Minimising Cloud Complexity

Ease of use, accessibility, and scalability has made cloud computing services very appealing for companies in all sectors and of all sizes, driving growth by over 380 percent in just the past decade.

The cloud market is a vast landscape that has grown to encompass every business function, from hosting storage to managing leads. This means businesses have their pick of providers, and most have been quick to migrate workloads and functions. Nearly all enterprises use some sort of cloud service, and around 80 percent of workloads are hosted on the cloud.

However, the massive free-for-all market has brought about an age-old IT problem: complexity. The average enterprise uses over a thousand cloud services, according to research by cloud security and monitoring firm, Netskope. The growing sprawl is threatening to outgrow the benefits of cloud computing, and businesses will have to nip the problem in the bud, or risk ending up with crippling operational inefficiencies.

Cloud Computing Benefits Obscured

Most companies cite agility and flexibility as one of the top reasons for moving workloads onto the cloud. However, complexity can negate those gains. Single-purpose applications aren’t designed to integrate with each other, which creates isolated silos where otherwise useful data languishes.

There’s also the maze that is hybrid legacy and cloud systems. Many applications still connect to on-premise databases in some form. A single cloud-based mobile or browser application can jump across 37 different systems. This creates a “black box” scenario: outages and points of failure can be very difficult to pinpoint across a complicated multi-cloud infrastructure.

It doesn’t help that many of these systems are poorly integrated. The explosive shift to cloud computing has fractured many a company’s standards for centralisation. Once, IT experts were expected to create or choose applications that align with enterprise-wide standards. Today, function and agility have taken precedence over homogeneity. Services are picked by different teams who don’t communicate with one another, creating a governance nightmare.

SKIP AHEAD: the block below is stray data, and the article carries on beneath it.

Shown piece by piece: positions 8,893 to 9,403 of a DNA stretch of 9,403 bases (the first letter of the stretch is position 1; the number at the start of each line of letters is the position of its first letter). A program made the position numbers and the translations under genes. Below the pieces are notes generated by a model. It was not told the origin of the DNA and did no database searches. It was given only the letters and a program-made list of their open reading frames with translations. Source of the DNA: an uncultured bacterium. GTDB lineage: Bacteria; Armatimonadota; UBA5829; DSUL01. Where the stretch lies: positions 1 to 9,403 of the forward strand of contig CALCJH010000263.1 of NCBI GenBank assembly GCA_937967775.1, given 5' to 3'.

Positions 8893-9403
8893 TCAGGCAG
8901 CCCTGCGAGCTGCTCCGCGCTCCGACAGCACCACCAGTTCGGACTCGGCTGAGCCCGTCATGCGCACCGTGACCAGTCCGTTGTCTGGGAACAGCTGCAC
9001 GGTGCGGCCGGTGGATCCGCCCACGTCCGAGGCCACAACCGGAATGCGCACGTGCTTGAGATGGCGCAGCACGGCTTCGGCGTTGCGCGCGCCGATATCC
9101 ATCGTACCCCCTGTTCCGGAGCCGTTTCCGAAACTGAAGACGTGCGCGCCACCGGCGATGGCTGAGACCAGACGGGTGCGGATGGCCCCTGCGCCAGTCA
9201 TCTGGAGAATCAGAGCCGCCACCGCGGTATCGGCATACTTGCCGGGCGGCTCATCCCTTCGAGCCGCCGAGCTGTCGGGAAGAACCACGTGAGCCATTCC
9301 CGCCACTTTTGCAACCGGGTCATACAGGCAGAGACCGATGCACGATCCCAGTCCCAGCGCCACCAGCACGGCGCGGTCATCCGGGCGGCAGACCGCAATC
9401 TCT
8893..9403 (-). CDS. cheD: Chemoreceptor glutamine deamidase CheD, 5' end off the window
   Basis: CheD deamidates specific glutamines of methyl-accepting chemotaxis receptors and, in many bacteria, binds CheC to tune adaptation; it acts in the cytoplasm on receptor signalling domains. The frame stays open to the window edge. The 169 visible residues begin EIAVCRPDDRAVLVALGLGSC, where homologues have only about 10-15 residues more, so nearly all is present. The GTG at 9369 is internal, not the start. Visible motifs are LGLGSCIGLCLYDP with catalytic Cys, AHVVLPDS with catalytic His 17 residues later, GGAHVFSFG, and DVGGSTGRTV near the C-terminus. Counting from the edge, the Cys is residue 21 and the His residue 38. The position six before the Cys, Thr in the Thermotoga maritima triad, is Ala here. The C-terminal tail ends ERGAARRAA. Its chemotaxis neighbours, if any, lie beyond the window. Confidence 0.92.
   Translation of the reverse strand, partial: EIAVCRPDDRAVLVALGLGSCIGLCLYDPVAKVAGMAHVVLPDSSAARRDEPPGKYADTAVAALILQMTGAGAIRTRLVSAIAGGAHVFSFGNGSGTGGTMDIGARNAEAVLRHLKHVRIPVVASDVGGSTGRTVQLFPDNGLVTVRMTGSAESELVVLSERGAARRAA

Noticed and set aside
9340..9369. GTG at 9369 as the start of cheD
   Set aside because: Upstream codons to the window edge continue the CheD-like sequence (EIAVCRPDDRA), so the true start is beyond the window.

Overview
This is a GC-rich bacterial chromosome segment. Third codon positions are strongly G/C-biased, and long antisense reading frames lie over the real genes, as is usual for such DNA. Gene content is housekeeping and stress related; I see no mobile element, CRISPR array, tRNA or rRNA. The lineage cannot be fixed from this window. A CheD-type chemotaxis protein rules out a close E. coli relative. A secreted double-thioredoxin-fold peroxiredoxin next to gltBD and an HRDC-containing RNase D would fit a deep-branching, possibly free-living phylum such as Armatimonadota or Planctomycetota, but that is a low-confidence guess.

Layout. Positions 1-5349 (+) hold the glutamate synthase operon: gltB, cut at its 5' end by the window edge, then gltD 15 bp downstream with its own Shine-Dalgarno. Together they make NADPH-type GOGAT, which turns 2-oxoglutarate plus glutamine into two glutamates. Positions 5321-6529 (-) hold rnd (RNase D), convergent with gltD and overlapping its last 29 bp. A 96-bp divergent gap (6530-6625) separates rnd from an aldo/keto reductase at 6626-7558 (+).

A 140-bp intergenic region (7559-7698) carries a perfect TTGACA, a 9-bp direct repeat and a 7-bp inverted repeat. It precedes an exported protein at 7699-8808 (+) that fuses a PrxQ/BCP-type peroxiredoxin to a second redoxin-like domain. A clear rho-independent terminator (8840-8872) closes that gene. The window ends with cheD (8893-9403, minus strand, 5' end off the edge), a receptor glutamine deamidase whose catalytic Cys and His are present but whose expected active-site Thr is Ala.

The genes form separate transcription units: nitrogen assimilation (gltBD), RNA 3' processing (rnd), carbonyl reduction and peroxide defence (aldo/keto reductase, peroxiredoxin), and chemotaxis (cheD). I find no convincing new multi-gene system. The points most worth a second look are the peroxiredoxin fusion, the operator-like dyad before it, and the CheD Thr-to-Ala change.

Yet perhaps the most pressing problem fragmentation creates is the threat it poses to security. Every time you migrate a workload onto a third-party service, you create a vulnerability. A disjointed multicloud deployment opens many gaps that can be exploited.

Untangling the Risks 

As is the case with fragmentation of any kind, there is no one single thread that can be pulled to unravel the problem. Businesses need to take a multi-pronged strategy that includes the tools, the people, and rethinking behaviours around cloud computing itself.

AI-Enabled Centralised Monitoring

Companies have come to rely on monitoring tools in an effort to piece together a more complete picture of their cloud environments. While these tools can offer visibility into some subsets of your infrastructure, people still have to analyse data coming from disparate sources. The amount of data streaming in will only scale from here, making real-time monitoring increasingly difficult.

This is where AI can simplify the work. Automating data collection and analytics can bust data silos wide open, giving companies a panopticon view instead of disjointed glimpses into the performance of their multi cloud environment.

Prioritise Cross-Platform Functionality

Necessity is the mother of innovation, and the problem of cloud complexity has and is continuing to birth solutions such as cloud management platforms and service brokers. Yet to prevent these solutions from sprawling, companies have to pick tools that can span across private and public cloud infrastructures and on-site premises.

A streamlined approach will also allow the IT team to pivot from hopping across different environments to put out fires, to tasks that drive business growth, such as developing new features for users and employees.

Implement Common Security Layers

The least common denominator approach is also your best bet for multi cloud security. While a common security layer won’t close all vulnerabilities, they can at least minimise the amount of work and time your security team dedicates to using the native tools of each individual cloud service or cloud brand. This also reduces the risk of falling behind on updates, which leaves many systems open to attack.

In the future, staying on top of security concerns and compliance will be made much easier by AI. For now, enterprises can rely on layers to cover the most glaring weaknesses in their cloud ecosystem.

Break Down Complexity Into Blocks

Perhaps the best way to minimise cloud complexity is to make sure it never happens in the first place. This can be easier said than done, as the pressure to deliver and migrate legacy systems have forced teams to sacrifice cohesiveness for speed. Many companies are already mired in the mess, which they’ll have to clean up before creating a better framework for the future.

David Linthicum, Deloitte’s Chief Cloud Strategy Officer, recommends breaking apart problems into subdomains, which allows enterprises to uncover solution patterns that can span across the entire chain.

With the thousands of cloud technologies materialising at a blistering pace, complexity was always a matter of when, and not if. Adoption is far outpacing how fast businesses are building the systems to manage and monitor their multi cloud environments. The issue of fragmentation will not be an easy one to solve. But companies can start by moving away from native tools, and towards solutions that can billow across a significant portion of their cloud ecosystem.